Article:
President Obama is clearly peeved at suggestions that he is “soft” on foreign policy. On Thursday, he shot back:
“Ask Osama bin Laden and the 22 out of 30 top al-Qaeda leaders who’ve been taken off the field whether I engage in appeasement,” the president declared. “Or whoever’s left out there, ask them about that.”
That’s not a bad one-liner but, like the best one-liners, it avoids the real issues. Nobody is questioning Obama’s toughness on al-Qaeda. But that’s not exactly a controversial stance. Even the most dovish Democrats are in favor of targeting al-Qaeda. There is as close to a consensus about this issue as it is possible to achieve in American politics. It does not require much leadership to target al-Qaeda’s leadership–the foreign policy equivalent of targeting “drug kingpins” or other major criminals on the homefront.
But when it comes to dealing with Pakistan, Iran, Iraq, Afghanistan, Syria, and other pressing issues, there is no consensus. On these issues–the tough ones that require presidential leadership–Obama has been mostly AWOL. Or else, as in the case of the Iraq withdrawal, the Afghanistan drawdown, and the massive cuts to the defense budget, he has made decisions that pander to the left-wing base of his own party, thereby undercutting our troops in the field and hindering their ability to fight groups that are closely connected to al-Qaeda if not quite as well-known.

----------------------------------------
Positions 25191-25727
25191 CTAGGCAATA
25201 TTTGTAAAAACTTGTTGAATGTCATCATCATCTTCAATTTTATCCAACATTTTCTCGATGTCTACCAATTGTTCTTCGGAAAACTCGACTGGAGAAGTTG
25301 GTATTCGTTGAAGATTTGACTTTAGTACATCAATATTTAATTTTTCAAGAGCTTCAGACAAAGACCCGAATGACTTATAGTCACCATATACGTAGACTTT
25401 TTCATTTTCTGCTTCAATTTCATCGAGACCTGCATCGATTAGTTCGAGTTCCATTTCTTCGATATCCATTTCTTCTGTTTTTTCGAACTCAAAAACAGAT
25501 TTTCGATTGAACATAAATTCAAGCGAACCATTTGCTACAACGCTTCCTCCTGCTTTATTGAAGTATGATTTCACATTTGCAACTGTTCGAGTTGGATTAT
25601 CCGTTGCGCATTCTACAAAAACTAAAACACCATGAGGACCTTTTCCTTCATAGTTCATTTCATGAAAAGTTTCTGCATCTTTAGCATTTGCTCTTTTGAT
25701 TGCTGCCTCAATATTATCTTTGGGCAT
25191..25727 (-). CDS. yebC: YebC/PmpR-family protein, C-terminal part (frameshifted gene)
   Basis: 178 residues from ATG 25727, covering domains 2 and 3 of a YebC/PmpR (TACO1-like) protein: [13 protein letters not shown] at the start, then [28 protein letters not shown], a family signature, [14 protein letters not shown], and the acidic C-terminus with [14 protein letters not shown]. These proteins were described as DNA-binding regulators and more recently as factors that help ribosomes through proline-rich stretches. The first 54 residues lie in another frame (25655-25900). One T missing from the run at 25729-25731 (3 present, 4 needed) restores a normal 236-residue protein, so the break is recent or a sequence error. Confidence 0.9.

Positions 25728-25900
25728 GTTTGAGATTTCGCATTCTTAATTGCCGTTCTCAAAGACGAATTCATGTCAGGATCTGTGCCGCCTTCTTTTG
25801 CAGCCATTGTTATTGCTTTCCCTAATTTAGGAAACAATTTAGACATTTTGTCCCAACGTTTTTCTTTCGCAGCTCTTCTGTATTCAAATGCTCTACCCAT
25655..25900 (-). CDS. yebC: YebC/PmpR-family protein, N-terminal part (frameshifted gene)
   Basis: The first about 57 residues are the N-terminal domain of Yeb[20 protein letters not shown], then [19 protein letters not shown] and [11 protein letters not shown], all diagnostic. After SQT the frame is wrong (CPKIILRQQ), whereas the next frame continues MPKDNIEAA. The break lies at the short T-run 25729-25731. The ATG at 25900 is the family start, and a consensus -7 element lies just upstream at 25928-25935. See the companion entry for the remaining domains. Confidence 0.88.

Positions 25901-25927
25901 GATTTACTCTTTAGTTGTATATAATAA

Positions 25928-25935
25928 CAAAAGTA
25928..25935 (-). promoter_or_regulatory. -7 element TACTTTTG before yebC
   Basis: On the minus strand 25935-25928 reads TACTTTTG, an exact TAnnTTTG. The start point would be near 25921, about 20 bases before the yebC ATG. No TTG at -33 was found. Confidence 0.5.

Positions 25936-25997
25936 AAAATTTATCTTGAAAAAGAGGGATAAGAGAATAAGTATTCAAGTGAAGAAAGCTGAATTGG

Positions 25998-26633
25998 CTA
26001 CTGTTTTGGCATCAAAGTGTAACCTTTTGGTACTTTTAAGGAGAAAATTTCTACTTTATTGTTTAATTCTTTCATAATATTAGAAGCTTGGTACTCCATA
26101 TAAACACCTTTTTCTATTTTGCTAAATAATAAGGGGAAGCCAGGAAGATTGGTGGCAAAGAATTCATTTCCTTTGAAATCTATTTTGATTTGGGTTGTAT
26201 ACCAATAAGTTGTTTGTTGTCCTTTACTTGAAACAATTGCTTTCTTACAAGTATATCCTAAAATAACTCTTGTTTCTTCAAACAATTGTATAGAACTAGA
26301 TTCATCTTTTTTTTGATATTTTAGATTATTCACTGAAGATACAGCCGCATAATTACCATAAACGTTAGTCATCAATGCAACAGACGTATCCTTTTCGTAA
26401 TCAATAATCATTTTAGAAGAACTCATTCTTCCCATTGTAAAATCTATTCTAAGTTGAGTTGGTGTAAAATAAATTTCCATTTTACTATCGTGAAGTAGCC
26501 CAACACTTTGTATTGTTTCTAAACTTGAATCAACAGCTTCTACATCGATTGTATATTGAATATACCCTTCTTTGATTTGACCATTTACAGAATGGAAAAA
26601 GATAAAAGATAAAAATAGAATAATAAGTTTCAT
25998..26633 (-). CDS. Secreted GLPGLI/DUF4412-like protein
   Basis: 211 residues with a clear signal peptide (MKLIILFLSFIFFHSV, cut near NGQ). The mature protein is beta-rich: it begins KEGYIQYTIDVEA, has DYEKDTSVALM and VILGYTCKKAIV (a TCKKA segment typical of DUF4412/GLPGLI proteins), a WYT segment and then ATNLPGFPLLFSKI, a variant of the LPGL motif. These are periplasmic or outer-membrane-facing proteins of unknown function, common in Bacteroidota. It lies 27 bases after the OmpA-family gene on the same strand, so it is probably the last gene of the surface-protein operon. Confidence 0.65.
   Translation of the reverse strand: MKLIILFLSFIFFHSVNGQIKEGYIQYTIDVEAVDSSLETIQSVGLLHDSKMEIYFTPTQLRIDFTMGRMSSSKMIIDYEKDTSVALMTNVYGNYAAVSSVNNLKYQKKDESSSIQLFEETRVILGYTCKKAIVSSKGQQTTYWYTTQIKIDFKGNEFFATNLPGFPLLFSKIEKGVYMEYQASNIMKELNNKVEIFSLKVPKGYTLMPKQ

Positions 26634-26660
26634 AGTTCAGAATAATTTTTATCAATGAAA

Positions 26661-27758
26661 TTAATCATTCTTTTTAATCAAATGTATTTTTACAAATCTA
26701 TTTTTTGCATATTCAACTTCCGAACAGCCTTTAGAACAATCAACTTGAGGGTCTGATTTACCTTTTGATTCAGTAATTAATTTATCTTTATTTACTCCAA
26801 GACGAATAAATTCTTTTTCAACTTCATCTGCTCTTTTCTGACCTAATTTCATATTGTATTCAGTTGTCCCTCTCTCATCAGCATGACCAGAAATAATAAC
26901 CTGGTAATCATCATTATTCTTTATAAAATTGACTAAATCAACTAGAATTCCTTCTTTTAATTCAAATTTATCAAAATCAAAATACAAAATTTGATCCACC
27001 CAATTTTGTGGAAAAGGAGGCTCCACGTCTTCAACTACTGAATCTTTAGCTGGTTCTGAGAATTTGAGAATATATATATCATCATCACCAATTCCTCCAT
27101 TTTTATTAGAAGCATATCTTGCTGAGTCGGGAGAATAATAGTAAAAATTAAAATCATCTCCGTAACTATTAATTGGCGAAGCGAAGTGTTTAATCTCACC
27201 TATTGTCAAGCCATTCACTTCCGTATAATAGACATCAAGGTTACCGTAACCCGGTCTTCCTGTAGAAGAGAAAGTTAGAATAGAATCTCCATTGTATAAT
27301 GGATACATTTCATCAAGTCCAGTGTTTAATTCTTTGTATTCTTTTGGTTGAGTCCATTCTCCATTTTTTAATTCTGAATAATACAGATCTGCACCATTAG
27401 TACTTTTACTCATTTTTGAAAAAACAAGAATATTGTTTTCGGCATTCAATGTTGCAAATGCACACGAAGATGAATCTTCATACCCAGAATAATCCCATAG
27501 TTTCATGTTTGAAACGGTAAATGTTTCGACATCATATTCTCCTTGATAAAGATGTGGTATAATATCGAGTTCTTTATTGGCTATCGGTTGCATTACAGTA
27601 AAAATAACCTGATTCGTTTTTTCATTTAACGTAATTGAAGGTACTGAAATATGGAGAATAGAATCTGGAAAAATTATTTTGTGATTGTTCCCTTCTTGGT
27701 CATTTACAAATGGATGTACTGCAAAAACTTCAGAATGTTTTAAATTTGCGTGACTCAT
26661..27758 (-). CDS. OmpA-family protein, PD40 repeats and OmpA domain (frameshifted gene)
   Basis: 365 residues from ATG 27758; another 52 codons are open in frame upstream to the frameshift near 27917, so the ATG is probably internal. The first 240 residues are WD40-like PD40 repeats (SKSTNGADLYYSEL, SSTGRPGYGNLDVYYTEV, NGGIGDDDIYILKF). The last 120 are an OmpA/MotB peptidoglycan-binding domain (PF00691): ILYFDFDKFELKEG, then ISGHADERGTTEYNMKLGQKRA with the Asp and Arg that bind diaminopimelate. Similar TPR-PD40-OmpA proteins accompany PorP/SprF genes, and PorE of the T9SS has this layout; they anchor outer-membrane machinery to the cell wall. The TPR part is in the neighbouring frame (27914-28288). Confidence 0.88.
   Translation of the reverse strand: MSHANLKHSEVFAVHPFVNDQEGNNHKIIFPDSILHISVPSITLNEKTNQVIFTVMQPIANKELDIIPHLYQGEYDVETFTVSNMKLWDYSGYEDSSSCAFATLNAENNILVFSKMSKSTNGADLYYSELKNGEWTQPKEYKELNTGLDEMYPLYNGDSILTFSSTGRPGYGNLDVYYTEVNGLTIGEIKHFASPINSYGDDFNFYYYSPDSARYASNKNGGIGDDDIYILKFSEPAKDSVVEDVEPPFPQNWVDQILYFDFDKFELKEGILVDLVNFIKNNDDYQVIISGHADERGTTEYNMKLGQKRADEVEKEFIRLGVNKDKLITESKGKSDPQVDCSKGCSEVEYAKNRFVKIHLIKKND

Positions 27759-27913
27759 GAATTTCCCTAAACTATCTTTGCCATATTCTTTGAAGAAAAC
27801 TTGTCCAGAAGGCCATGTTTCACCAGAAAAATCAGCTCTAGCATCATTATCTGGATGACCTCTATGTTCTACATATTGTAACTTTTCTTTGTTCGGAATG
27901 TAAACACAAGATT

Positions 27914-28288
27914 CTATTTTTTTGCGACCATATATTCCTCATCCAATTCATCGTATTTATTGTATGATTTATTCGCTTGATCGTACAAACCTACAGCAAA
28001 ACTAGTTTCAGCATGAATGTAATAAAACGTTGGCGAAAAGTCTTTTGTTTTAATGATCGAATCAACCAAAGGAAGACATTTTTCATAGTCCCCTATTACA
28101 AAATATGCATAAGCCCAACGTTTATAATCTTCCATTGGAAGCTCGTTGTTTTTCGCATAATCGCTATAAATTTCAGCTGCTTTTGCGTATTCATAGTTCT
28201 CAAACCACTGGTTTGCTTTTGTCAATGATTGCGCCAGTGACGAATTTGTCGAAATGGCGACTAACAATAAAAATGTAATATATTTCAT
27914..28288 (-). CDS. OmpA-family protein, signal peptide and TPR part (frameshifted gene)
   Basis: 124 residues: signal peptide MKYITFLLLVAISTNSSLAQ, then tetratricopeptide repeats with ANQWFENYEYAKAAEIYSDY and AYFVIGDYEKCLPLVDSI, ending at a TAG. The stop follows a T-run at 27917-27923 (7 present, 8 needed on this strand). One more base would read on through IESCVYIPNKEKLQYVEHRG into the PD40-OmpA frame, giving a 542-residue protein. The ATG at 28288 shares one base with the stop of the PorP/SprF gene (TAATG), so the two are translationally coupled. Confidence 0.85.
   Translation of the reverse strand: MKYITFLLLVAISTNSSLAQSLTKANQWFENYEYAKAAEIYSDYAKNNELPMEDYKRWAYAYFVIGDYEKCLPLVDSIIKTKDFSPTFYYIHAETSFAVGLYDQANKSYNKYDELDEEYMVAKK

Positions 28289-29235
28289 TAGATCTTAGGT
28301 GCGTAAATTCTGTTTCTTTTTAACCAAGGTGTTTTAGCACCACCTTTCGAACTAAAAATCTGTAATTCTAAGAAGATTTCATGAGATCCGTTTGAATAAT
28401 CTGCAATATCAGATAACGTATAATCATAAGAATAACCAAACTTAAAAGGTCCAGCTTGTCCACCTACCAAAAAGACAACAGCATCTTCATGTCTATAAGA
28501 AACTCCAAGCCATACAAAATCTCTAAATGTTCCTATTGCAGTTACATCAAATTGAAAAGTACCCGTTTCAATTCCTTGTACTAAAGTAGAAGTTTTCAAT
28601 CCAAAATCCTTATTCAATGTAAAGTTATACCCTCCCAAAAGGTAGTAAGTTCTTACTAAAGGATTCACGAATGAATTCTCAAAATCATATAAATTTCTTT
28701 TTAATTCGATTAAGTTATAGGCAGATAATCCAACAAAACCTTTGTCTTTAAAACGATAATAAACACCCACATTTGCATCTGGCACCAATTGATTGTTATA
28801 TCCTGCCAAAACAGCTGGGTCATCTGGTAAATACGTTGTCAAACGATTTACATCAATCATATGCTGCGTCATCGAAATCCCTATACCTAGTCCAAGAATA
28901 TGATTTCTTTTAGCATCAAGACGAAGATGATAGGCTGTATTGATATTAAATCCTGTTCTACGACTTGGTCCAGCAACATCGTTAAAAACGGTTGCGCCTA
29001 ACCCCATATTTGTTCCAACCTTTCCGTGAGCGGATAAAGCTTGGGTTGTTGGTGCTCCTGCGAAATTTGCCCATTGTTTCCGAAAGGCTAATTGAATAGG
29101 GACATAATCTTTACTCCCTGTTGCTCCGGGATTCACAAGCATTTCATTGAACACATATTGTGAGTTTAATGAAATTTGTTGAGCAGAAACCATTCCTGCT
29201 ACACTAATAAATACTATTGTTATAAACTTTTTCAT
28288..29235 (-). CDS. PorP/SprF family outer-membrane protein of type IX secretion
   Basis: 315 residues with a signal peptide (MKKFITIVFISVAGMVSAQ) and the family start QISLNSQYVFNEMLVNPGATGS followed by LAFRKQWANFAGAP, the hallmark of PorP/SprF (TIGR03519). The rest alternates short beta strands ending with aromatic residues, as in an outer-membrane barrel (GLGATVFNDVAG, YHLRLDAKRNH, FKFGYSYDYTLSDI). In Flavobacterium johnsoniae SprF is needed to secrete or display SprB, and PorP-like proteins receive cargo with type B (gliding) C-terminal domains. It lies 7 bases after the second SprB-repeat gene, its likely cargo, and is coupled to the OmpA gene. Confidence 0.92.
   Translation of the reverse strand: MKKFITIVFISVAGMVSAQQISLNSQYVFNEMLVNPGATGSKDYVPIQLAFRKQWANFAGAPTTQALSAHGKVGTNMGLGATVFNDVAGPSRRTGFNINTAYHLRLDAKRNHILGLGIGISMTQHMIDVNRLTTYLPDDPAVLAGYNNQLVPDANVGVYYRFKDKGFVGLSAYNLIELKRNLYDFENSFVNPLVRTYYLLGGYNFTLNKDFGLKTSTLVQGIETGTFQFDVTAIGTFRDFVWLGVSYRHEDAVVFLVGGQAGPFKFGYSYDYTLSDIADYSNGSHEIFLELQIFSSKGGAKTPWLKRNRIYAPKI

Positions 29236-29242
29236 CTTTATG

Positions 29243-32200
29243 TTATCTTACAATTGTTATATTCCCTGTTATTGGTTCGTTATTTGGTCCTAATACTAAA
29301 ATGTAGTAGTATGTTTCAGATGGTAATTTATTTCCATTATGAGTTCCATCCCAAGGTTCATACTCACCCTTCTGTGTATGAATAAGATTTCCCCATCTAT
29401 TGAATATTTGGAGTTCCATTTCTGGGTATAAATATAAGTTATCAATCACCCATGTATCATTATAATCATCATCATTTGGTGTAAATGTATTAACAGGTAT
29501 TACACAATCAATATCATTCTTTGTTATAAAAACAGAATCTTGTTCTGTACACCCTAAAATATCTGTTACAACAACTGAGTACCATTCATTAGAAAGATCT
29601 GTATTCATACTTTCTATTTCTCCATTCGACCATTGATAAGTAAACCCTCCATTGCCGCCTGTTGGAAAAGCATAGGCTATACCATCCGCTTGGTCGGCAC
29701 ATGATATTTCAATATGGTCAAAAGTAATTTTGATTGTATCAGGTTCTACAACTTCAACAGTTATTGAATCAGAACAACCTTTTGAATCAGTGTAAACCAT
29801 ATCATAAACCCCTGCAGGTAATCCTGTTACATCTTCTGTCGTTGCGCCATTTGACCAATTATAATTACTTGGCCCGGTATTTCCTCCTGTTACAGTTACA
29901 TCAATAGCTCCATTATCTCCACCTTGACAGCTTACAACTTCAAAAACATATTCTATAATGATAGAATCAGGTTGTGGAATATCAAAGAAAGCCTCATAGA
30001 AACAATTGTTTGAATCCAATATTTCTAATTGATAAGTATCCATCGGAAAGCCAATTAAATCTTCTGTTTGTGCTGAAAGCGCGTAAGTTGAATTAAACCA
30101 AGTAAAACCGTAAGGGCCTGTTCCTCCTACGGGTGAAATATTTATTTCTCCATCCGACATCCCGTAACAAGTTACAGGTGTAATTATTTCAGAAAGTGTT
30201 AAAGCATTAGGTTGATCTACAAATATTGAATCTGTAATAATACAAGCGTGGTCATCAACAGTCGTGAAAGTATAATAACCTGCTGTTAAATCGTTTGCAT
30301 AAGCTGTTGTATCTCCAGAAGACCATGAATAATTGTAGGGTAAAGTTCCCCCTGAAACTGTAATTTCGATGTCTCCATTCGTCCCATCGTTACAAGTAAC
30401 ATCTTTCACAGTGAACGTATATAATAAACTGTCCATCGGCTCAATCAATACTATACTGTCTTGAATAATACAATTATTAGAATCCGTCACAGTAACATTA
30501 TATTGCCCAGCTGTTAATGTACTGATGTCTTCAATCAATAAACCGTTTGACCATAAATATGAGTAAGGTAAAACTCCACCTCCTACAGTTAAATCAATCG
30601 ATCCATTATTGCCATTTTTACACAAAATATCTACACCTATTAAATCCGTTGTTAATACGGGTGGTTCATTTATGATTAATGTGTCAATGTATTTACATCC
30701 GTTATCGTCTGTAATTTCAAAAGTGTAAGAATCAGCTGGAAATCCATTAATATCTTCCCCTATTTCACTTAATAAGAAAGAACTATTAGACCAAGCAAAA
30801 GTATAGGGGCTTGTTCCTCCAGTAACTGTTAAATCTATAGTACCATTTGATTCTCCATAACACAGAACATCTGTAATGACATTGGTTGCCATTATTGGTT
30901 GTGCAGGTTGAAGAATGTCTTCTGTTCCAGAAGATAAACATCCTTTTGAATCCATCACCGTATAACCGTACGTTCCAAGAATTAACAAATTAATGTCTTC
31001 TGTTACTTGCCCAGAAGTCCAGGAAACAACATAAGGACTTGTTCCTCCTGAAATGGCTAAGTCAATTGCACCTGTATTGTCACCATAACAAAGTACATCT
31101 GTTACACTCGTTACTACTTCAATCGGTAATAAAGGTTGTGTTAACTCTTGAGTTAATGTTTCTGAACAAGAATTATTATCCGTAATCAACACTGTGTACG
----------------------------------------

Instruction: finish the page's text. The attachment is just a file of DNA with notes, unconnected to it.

My sense is Obama has actually gotten more dovish since the death of Osama bin Laden, because, in his own mind at least, the success of that daring raid put to rest any doubts about his national security credentials. Thus, what may stand as the signal achievement of the Obama administration–bin Laden’s death–may also prove its undoing.